Welcome to the August 2014 edition of “Jud’s New England Journal,” the rather curious monthly musings of Judson Hale, the Editor-in-Chief of Yankee Magazine, published since 1935 in Dublin, NH.
Still An Incredible Story
We all know the ship Essex was sunk by a whale. It was a bizarre enough event for the instant creation of an oft repeated New England legend. But now it’s time to tell you once again about the very gruesome aftermath…
One hundred and ninety-five years ago this month, on August 12, 1819, the whaler Essex sailed out of Nantucket on one of those multi-year whaling voyages of those old days. A bit more than a year later, on November 22, 1820, she became one of New England’s most bizarre and, to my mind, intriguing legends. Yes, on that long-ago day she was rammed and sunk by a huge bull whale, a historical event well noted in Herman Melville’s Moby Dick written thirty years later. But for years afterwards, the gruesome aftermath was pretty well hushed up. The November 1960 issue of Yankee Magazine may well have been the first to present a detailed description of what happened during the three months the Essex crew drifted about the Pacific in lifeboats before eight of the original twenty were rescued. As we all know now they survived on cannibalism. In fact, a member of the prominent Nantucket Coffin family (of the Jared Coffin House fame), one Owen Coffin, was one of the victims. Poor Owen, then a young cabin boy, lost a drawing and then very willingly and bravely allowed himself to be shot by crewman Charles Ramsdell, after which the others shared his body. These details are only vaguely referred to in the nineteenth-century descriptions I’ve read and the survivors were understandably reluctant to discuss it. For instance, there is the story of the Nantucket lady who asked a survivor’s daughter about the vessel. “Miss Mollie,” she was told, “here we never mention the Essex.”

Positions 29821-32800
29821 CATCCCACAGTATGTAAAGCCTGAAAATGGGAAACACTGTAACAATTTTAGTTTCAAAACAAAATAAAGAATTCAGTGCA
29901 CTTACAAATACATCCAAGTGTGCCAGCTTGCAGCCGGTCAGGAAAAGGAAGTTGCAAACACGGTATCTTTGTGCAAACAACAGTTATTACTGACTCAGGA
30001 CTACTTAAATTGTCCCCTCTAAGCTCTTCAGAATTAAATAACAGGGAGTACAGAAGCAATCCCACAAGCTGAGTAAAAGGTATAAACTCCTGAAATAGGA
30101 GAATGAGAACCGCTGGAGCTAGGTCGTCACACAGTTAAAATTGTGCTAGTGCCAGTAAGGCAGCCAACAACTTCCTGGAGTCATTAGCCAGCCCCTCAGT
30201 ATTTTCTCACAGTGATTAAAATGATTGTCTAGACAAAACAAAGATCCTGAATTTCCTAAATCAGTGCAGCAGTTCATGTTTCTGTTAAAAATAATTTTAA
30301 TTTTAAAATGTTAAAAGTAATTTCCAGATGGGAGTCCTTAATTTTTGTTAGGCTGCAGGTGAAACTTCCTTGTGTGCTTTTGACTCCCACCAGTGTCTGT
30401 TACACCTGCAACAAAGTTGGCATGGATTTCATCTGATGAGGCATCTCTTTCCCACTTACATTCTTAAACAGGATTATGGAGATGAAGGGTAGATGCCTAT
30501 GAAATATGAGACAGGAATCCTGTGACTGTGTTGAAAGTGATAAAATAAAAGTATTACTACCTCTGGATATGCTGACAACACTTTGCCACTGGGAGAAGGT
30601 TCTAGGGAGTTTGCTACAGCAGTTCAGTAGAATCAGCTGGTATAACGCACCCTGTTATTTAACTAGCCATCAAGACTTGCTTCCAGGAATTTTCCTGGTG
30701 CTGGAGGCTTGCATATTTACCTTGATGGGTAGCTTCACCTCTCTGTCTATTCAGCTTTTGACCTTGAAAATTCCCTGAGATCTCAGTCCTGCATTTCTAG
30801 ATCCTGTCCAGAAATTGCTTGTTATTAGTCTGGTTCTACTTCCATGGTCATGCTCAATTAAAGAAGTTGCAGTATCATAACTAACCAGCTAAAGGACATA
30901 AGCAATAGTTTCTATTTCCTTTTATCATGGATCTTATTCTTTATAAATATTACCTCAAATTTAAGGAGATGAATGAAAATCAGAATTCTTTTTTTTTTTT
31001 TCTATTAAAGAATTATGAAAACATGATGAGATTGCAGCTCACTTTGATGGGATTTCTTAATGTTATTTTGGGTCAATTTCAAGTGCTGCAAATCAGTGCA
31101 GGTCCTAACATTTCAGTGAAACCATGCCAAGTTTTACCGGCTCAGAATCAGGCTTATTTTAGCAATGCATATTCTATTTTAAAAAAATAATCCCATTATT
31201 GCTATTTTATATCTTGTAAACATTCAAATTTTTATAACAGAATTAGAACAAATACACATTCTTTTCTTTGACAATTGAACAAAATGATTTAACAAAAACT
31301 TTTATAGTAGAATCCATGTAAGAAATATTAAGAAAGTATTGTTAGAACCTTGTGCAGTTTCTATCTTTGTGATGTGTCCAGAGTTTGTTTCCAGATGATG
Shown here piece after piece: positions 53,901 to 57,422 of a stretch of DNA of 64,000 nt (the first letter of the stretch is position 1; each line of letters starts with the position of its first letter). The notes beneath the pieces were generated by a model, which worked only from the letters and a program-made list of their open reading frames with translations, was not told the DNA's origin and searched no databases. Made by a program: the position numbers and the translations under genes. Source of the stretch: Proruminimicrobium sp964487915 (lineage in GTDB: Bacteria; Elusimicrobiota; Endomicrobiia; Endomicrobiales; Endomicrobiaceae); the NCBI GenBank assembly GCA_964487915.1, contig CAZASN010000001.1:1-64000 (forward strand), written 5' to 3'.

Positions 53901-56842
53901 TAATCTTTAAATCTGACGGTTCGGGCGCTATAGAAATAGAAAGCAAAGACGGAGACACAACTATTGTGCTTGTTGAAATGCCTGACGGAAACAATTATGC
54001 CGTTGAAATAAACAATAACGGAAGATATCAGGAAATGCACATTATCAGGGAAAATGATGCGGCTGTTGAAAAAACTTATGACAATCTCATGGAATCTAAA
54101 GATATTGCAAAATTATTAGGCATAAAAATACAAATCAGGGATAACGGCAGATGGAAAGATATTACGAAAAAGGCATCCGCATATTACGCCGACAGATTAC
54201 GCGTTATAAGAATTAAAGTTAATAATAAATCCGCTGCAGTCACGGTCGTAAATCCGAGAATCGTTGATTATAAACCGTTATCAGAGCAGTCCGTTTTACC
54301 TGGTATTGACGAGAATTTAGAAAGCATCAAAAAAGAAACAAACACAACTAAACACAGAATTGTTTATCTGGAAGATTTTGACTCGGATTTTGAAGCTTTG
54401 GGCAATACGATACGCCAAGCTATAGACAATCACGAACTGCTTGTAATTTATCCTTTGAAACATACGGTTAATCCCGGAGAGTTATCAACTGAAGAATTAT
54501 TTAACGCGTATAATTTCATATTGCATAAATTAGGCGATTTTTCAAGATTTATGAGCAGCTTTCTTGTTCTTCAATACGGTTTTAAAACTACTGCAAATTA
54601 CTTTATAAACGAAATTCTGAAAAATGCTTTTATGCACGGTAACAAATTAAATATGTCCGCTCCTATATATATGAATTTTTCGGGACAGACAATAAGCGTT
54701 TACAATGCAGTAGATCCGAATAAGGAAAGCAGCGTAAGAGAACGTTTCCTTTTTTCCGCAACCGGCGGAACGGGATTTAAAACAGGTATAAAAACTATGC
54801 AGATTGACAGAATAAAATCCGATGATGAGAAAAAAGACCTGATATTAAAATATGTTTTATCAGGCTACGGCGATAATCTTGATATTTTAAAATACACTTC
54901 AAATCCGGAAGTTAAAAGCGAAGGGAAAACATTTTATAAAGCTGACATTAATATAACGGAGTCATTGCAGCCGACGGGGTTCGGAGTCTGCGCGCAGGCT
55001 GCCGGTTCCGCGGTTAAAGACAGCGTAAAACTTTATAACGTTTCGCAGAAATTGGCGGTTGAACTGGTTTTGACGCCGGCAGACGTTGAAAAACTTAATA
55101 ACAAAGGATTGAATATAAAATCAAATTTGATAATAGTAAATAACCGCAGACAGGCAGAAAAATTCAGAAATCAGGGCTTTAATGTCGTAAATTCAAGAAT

The captain of the Essex, George Pollard, one of the survivors, went to sea again, was wrecked again (but not by a whale), drifted for days in an open boat again, but did not resort to cannibalism. He wound up being rescued on an island near Tahiti and there, for the first time, divulged some of the Essex details to two missionaries there. But in the meantime, because of the whisperings by those close to the survivors, a full-blown New England legend was already entrenched.
In his old age, Captain Pollard became a firewatcher on Nantucket and old-time islanders relating the story today say his mind had slipped a little. A reporter from Boston once asked him, shortly before he died, if he could remember Samuel Reed, who had been in one of the Essex lifeboats.
“Remember him,” the old captain is said to have replied, “Hell, son, I ate him.”